Church membership is thoroughly biblical. We could go on and on, but we don’t have time. We have one more topic to discuss, one of utmost importance.


3. Church membership matters to God and is good for us


Why does church membership matter? Isn’t it just a formal structure we can take or leave? What’s the big deal?

You may say, “I can be part of Christ’s cosmic church without joining a local church.” To that, I would say, “Try it.” Try being a sideline-Christian. Try saying to your fellow Christians that you worship with week-in and week-out, sit in a community group with, fellowship with, and say, “I really love you, but I don’t want to covenant with you. I don’t want to commit to you. You never know, another church down the road might give me more of what I’m looking for. I want to keep my options open.”

You might not say those words with your mouth, but your unwillingness to enter the church body says it with your actions.

More importantly, you’re saying to Jesus, “I love you, but I don’t love your church.” Theologian Russell Moore says,

“Saying ‘I love Jesus’ but hating the church is as irrational as saying to your best friend, ‘I like you–I just can’t stand being around you.’ Your attitude toward the church tells you–simply–your attitude toward Jesus.”

Now, I’m not trying to pile on anyone. I’m simply trying to express how important this is. After all, Jesus does call his Church his Bride. Commitment matters to him.

Church membership matters because it is the Church that Christ promised to build. It matters because it is the Church that is on the offensive against the gates of hell and the gates of hell will not prevail. We all know an army is stronger than an individual soldier. A Church is stronger than a Christian.

The world is a dark place, isn’t it? What’s God’s answer to this present darkness? It’s the Church! My friend Jared Wilson says, “The Church is God’s Plan A for the world, and there is no Plan B.” If you want to join Christ in pressing his light into the darkness, you cannot do it apart from the Church. The Church is where he works. The Church is where he saves. The Church is where he builds. The Church is where he moves. The Church is who he’s coming back for. When you join the church, you’re saying, “I will not let the darkness overcome the light. I will join Christ’s army for his glory. I will join my brothers and sisters not with a noncommittal I’ll-make-it-if-I-can attitude but with a firm I’ll-stand-by-you-and-die-for-you conviction worthy of the risen Christ.”

And as we do that, we find that through his gospel doctrine, God creates a gospel culture. And as we follow the Lamb wherever he goes, he creates a gospel family on mission together to evangelize the world for his glory alone.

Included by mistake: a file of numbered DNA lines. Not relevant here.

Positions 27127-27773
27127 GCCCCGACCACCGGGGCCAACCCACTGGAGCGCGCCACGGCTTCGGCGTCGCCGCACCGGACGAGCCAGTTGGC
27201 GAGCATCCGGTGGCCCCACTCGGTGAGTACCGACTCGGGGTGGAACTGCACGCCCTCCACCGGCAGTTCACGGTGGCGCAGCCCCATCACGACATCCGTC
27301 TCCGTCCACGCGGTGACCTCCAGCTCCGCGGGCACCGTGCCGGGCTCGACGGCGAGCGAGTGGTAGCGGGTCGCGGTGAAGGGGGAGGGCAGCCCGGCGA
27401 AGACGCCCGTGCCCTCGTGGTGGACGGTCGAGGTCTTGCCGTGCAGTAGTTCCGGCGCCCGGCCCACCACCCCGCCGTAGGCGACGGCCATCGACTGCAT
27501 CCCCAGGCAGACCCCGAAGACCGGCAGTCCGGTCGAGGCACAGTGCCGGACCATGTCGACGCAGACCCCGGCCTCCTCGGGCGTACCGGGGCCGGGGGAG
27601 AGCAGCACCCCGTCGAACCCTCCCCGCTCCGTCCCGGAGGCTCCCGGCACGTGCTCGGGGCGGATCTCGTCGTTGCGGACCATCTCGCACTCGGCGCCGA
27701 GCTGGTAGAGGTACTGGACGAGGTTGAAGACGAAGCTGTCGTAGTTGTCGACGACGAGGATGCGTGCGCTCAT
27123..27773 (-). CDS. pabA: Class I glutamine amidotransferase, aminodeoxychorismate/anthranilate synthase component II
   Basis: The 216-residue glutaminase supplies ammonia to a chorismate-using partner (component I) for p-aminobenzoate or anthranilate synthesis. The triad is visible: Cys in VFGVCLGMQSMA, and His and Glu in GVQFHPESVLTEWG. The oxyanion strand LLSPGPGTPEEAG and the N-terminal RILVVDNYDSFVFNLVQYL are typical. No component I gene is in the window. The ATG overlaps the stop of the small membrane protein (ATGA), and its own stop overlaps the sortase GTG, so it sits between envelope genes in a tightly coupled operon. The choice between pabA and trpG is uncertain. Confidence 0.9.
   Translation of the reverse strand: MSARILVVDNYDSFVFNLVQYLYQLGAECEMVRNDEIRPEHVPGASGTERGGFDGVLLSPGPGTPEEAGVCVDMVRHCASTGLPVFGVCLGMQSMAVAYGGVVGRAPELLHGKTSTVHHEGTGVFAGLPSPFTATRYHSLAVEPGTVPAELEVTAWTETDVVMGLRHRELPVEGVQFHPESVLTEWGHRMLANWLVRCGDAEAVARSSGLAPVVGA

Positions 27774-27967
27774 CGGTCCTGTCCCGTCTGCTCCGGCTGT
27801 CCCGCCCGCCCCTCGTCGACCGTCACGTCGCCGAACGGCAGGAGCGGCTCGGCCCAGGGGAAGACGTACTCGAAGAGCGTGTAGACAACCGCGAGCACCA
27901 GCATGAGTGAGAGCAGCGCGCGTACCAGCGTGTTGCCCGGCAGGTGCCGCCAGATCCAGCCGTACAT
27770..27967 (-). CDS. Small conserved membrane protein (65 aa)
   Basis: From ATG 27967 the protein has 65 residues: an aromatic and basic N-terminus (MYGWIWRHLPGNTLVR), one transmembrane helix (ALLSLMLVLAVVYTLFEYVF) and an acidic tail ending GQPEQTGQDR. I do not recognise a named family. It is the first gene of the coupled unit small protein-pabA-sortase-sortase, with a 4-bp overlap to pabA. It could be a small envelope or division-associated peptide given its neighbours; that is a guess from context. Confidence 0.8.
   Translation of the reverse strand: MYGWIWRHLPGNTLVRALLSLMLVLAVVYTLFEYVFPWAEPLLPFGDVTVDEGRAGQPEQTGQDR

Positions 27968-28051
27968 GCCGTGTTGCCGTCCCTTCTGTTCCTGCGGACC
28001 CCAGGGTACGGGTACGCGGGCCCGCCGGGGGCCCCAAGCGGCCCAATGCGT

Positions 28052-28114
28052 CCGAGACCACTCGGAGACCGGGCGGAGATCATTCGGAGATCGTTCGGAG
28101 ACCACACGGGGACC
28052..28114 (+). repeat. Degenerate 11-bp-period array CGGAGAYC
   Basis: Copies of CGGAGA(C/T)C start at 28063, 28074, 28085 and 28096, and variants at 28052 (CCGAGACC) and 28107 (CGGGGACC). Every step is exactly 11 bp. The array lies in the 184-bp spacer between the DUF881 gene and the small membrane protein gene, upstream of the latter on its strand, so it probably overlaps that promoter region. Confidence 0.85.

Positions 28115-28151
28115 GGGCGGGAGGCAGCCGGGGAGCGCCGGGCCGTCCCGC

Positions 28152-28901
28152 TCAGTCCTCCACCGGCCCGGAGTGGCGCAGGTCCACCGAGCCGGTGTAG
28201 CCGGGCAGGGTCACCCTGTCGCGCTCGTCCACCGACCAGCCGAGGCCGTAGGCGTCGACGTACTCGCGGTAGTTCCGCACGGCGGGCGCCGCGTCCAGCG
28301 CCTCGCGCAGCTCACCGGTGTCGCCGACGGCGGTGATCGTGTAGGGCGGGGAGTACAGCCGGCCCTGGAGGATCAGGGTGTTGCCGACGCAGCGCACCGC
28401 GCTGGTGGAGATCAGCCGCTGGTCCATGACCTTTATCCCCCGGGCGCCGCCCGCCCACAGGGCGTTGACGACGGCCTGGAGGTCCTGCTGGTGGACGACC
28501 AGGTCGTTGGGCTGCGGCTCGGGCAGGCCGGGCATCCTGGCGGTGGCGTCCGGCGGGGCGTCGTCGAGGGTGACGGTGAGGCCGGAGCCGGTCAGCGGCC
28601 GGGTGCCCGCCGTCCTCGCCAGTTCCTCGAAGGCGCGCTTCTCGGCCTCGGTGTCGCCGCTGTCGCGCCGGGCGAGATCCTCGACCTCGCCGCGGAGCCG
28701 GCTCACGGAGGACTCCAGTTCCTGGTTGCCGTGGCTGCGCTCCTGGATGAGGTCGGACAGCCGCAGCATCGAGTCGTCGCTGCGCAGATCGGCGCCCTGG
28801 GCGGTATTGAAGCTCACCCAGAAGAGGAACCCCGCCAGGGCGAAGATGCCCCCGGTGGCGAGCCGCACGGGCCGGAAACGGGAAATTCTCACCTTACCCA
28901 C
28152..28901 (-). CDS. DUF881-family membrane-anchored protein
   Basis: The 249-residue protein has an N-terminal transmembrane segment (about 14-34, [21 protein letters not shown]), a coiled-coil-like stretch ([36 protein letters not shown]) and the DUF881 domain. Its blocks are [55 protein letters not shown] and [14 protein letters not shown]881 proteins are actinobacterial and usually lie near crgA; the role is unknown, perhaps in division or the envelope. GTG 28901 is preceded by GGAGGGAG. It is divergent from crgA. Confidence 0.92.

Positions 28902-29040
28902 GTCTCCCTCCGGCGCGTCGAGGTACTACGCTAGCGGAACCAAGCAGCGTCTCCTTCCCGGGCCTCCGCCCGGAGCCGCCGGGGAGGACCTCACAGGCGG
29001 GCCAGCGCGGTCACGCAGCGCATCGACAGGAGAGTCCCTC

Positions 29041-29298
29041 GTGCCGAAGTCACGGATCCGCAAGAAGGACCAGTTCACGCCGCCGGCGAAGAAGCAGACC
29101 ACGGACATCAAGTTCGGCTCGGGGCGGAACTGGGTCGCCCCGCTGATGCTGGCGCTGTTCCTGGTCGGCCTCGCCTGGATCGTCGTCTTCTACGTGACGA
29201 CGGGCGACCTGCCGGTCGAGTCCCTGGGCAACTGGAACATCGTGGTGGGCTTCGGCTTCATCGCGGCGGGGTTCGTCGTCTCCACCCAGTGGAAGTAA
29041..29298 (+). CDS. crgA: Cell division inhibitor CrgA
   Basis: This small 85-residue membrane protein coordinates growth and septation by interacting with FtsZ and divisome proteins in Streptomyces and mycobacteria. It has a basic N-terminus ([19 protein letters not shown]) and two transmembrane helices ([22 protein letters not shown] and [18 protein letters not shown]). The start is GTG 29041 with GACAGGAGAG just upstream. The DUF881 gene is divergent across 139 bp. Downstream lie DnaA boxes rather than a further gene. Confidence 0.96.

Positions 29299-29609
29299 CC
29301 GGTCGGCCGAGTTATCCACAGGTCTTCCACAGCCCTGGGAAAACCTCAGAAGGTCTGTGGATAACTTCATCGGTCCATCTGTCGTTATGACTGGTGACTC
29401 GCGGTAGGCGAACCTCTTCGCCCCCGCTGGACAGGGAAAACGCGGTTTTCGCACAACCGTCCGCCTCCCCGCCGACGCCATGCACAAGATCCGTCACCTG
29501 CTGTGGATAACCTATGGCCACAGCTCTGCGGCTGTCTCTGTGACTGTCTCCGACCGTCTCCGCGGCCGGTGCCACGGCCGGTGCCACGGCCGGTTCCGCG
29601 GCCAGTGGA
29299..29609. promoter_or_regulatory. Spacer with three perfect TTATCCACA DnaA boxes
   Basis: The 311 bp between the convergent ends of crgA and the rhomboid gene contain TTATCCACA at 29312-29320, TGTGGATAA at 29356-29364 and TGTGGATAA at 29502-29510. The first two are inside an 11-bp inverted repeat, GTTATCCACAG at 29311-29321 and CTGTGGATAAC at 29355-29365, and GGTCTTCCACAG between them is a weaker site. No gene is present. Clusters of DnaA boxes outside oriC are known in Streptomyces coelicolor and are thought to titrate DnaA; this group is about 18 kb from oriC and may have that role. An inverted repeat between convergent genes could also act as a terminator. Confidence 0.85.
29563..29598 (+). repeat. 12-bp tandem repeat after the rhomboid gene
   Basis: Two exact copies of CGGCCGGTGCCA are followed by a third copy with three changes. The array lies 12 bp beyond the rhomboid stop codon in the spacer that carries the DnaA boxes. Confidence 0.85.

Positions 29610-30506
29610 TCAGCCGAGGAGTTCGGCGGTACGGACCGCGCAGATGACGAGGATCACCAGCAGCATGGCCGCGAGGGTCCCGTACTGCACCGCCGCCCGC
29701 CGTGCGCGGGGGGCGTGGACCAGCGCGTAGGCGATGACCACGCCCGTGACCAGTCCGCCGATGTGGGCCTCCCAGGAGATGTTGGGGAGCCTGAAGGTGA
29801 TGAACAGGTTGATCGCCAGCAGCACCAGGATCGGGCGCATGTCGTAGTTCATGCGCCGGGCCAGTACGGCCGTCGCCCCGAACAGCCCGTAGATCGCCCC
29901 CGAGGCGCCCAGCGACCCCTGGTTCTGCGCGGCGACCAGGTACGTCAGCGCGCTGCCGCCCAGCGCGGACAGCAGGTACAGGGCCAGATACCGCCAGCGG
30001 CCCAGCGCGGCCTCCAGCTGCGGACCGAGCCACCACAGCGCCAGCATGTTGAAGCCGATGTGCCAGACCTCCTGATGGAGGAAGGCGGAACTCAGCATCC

In closing, you may be thinking, “Well, that sounds great, but I’m not sure I can do it. Sometimes I even wonder if I’m a Christian. Sometimes I fail to obey. Sometimes I struggle with intimacy with God.”

Well, Jesus said he did not come for the righteous, but for sinners. You may come in some days needing your fellow members to carry you on a stretcher. That’s fine with Jesus. He came to heal the paralytic. You may come some days so blinded by the world that you can’t see. Well, Jesus gives sight to the blind. You may come in so discouraged and lifeless that you’re not sure you can sing praises to God. Well, you’ve got brothers and sisters and fathers and mothers who will lift your faith up with their faith.

And those days you come in feeling good and ready to praise the Lord, it’s your job to pick up those limping in. You can’t fix them, but Jesus can! And maybe they need your help for years. Fine. Keep taking them to Jesus as they keep taking you to him. We’re in this together, guys!

Can we do that?

I know we can because Jesus died for his Church. He hung on the cross., and he took all our sin with him into the grave. And on that third day, he rose victoriously, and came walking toward us, gathering people in every city, in every country, in every nook and cranny of the world into local churches, and the gates of hell cannot prevail against the work of God. Sorry, Devil, Christ’s Church is here, and we’re going to be triumphant in him!

We can have meaningful church membership because what Jesus died for, he will give life to. Jesus died for the church. He will give life to it.

Church membership is God’s idea, it’s revealed in his Word, it matters to God, and goodness knows, it’s good for us.